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Question:

Is ablation a good choice for arrhythmias associated with the right ventricular outflow tract (RVOT)?

I have a long history of PVCs, NSVT, 30 beat run of slow VT, and feelings of shortness of breath and dizziness. I also have diastolic dysfunction grade 1 with high blood pressure, and I am a 65 year old female. My EF was 55 to 60 last year down to 50. I had an angiogram to rule out blockages. Very minimal CAD.  Doctor that did angiogram said wished he had my arteries. Everything pointed to a healthy heart. However, my 48 hour Holter consistently points to over 22 to 28% PVCs , NSVT, and 166 VT runs but heart rate only up to 150.  My father had an arrhythmia and had a pacemaker at 54 in 1974. He died suddenly of acute heart failure. Doctors here are talking ablation for possible RVOT [right ventricular outflow tract] ablation? I am reading this is not life-threatening, just very life-changing with symptoms. What do your doctors feel about ablations for this situation?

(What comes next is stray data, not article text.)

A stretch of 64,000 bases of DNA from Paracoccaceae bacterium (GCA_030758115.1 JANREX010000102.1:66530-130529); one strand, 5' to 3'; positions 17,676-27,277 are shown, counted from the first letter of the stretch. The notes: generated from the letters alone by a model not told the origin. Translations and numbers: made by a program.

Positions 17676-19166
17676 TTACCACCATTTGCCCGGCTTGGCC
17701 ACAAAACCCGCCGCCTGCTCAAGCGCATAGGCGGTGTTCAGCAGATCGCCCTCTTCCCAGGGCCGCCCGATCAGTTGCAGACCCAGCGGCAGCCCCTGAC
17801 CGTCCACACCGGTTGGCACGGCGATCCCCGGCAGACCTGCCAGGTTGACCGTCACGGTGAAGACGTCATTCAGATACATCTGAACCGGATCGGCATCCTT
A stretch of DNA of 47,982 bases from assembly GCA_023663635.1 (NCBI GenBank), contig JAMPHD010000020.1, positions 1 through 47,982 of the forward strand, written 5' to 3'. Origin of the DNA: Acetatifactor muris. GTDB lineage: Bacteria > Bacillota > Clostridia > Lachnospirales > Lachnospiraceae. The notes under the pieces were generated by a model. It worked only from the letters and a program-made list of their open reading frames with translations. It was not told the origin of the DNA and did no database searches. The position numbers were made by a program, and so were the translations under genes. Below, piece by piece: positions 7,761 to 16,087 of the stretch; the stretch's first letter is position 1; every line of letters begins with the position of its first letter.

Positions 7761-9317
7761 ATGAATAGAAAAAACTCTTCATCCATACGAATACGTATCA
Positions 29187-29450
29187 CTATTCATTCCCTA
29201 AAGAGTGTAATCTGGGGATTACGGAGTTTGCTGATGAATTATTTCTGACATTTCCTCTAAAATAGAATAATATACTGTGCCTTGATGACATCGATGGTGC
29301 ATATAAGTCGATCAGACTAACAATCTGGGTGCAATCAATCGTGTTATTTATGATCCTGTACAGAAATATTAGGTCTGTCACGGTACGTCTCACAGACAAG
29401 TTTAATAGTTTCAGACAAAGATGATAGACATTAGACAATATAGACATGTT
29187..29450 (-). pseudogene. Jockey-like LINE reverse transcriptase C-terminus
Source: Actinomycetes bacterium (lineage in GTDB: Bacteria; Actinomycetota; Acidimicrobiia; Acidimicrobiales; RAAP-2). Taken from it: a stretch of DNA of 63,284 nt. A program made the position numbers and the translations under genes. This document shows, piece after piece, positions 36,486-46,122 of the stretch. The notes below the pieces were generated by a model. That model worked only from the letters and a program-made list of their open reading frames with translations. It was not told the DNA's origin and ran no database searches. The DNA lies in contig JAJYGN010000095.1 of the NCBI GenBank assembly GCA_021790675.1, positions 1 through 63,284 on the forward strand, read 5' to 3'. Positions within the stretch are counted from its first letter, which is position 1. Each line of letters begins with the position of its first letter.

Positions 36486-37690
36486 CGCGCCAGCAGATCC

submitted by Sandra from Cincinnati, Ohio on 1/27/2013

Answer:

by Texas Heart Institute cardiologist, Mohammad Saeed, MD    

Mohammad Saeed, MDPVCs [premature ventricular contractions] or VT [ventricular tachycardia] arising from outflow tract are generally benign and occur in people with otherwise normal hearts. They usually require treatment if they are very frequent or causing symptoms. Treatment options involve drug therapy with an anti-arrhythmic medication (like flecainide or sotalol) versus catheter ablation. Both options are good. In your case if there is a concern that frequent VT is causing a decrease in ejection fraction (EF) then catheter ablation would be preferable.

Overall, success of ablation depends upon the expertise and experience of the operator. It is a very safe and effective procedure.     

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Updated January 2013
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Texas Heart Institute Heart Information Center
Through this community outreach program, staff members of the Texas Heart Institute (THI) provide educational information related to the prevention, diagnosis, and treatment of cardiovascular disease. It is not the intention of THI to provide specific medical advice, but rather to provide users with information to better understand their health and their diagnosed disorders. Specific medical advice will not be provided and THI urges you to visit a qualified physician for diagnosis and for answers to your questions.
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